Yancey Lumber’s vice president and third-generation family member Patrick May took center stage to plead the company’s case to the Albemarle Board of Supervisors as they met on July 15 to hear Yancey’s request for special exceptions to zoning rules.
“My grandfather started this business 71 years ago,” said May. “If [the company] survived long enough we were destined to come before you. We should have come sooner.” Though the board deferred a final decision until August, it seemed poised to grant Yancey most of the exceptions, albeit some with specific conditions.
Over the course of a three-hour discussion, the board probed Yancey’s request to be exempted from zoning ordinances that require new equipment and structures to be placed away from nearby dwellings and property lines, and mill noise to be kept below certain levels. Debate focused on what to do about the enormous, $5 million “sorter/stacker” equipment that has been partially constructed on the property in violation of the setback rules. May asserted that “no one ever imagined that the zoning regulations applied to us,” and asked the board to allow the company to remedy its mistakes.
“Our lack of awareness has put the company in danger and cost us millions of dollars,” said May. “If the setback exception is not approved, we are, in essence, frozen in time.” Yancey has offered to enclose the sorter/stacker in a building lined with sound attenuation material to muffle the noise, but cannot construct that building without first receiving the exceptions from the board. The Planning Commission recommended denial of Yancey’s exceptions requests, citing a history of mill expansions since 1980 that were never reviewed for compliance. (See Gazette stories in April and July for more details.)
Bill Fritz, the county senior planner who outlined the Planning Commission’s position on the exceptions to the board, suggested to the board that the setback distance requirement might be satisfied in alternative ways. “The 600-foot setback [from mill equipment to nearby dwellings], if not complied with, then has to be achieved as if it were 600 feet back by some other means,” said Fritz. He explained that, for instance, if the equipment’s primary impact on neighbors is elevated noise levels, then some modification to the equipment that reduces noise levels may be sufficient to satisfy the intent of the zoning rule.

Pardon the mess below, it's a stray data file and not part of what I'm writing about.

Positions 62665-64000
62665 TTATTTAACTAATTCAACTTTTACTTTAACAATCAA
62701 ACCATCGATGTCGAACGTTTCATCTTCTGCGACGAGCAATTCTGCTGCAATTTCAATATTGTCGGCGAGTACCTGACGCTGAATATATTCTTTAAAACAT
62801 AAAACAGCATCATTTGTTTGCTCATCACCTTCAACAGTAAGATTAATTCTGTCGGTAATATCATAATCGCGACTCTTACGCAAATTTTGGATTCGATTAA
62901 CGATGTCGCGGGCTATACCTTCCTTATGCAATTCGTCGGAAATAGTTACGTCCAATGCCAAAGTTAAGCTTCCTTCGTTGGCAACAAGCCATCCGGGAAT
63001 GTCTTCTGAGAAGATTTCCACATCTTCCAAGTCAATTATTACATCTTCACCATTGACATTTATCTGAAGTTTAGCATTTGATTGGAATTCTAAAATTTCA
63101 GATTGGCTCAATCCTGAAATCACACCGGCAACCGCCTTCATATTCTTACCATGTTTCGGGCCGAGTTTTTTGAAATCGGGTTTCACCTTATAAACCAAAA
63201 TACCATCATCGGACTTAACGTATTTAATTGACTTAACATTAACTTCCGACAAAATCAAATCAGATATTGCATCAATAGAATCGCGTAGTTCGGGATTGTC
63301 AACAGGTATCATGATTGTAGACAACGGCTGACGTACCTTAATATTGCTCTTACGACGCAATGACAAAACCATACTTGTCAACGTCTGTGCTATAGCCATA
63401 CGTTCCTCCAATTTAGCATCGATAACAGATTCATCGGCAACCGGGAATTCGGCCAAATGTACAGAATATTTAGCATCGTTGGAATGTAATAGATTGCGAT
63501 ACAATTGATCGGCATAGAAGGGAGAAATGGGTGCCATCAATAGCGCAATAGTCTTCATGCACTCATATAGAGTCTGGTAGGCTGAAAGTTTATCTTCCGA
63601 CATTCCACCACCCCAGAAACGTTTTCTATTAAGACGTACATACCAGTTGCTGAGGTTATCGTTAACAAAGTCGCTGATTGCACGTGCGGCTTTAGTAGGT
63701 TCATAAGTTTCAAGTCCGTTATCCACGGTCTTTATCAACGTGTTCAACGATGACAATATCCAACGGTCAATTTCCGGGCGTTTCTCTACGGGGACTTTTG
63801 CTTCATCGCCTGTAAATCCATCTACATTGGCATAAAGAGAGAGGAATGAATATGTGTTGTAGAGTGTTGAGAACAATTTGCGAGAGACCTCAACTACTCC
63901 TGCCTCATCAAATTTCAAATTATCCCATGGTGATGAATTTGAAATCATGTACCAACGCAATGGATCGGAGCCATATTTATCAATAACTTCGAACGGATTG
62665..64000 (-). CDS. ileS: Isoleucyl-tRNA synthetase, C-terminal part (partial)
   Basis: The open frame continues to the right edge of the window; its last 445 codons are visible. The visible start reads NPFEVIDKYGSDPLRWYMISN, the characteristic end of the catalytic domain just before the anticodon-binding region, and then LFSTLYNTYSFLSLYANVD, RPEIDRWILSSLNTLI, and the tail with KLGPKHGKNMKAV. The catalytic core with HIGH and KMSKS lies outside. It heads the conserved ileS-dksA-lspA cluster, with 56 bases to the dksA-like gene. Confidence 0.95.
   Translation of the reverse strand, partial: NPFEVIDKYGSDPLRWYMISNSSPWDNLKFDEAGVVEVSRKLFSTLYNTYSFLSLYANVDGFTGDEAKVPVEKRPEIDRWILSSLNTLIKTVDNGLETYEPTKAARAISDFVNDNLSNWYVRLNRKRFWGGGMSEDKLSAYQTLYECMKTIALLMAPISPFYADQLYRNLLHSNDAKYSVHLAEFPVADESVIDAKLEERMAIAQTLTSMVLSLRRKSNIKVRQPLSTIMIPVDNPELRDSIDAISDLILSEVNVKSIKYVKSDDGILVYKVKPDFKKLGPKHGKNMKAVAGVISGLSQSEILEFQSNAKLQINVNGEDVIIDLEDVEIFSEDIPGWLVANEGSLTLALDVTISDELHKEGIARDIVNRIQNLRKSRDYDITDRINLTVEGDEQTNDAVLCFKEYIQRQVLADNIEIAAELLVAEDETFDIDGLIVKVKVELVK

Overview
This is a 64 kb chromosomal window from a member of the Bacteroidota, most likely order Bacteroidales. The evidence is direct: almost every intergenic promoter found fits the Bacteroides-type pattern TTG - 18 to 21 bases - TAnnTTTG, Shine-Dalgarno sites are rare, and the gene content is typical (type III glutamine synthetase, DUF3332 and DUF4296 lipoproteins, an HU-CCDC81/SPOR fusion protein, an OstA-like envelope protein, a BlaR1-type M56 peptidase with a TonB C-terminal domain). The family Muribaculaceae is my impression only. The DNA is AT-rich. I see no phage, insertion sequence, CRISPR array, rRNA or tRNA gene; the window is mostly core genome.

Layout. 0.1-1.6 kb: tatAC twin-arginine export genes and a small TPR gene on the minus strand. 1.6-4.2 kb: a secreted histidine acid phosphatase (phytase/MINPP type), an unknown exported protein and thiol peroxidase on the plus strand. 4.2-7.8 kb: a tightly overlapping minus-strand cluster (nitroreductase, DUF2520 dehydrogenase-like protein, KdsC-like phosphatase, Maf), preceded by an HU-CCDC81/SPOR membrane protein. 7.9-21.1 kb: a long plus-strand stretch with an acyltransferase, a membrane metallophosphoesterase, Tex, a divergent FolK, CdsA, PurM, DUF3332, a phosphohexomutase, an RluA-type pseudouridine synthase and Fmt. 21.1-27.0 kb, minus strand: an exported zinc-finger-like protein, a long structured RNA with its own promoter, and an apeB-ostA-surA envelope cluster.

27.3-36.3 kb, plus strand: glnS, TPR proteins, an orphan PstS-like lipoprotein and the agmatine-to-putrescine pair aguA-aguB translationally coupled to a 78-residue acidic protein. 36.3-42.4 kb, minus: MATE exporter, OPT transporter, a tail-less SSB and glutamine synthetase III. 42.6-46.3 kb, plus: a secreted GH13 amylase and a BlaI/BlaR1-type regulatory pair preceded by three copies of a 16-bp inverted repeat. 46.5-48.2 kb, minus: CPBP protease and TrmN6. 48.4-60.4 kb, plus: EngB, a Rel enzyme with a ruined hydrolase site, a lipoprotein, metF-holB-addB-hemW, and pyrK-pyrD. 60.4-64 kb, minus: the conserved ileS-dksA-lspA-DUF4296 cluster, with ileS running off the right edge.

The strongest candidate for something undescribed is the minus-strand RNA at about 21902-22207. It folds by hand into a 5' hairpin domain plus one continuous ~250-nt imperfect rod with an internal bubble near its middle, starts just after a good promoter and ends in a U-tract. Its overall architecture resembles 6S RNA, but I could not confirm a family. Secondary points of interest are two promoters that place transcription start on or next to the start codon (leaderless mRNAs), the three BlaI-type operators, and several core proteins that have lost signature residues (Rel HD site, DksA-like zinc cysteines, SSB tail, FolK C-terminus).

“This is a show-me moment,” said May. “I want to build a [noise-reducing building] over the [currently operating] stacker to prove to the county that we can mitigate the noise before going on to the sorter. I want to prove that we can run it at a noise-compliant level, and that will prove that the same concept will work on the sorter, and I’ll do it within 45 days.” May acknowledged that if Yancey doesn’t succeed in this effort, “then it’s over and the company will die.”
The supervisors ultimately decided to give Yancey the opportunity to come into compliance with the noise ordinance as a condition for allowing the sorter/stacker to remain in its current location. Details on specific requirements such as the height, length, and solidity of the enclosures and sound barriers as well as timetables for construction will be formalized and presented for the board’s approval at its next meeting.
Supervisor Ann Mallek, who represents the White Hall district, stressed that the board is requiring compliance with existing noise ordinances, not reductions in noise from its current (higher) levels. “You will keep working until you meet the ordinances and let that stand on its own,” she said, “and you will be held accountable to the commitments you are making here today.” The board also plans to approve requests that the mill be allowed to warm up its equipment beginning at 6 a.m. (rather than 7 a.m.), and that its kiln (which is not a noise generator) be allowed to run 24 hours a day. In addition, Yancey committed to provide fencing and buffered vegetation along Yancey Mill Lane at the mill’s southern boundary.
May said he fully understood the challenge facing the company he loves. “It was our mistake, but I will fix it,” he said. “We are focused on the future. We understand that our very survival depends on it. We want to continue our business, set things right, and demonstrate how we plan to continue to mitigate impacts.”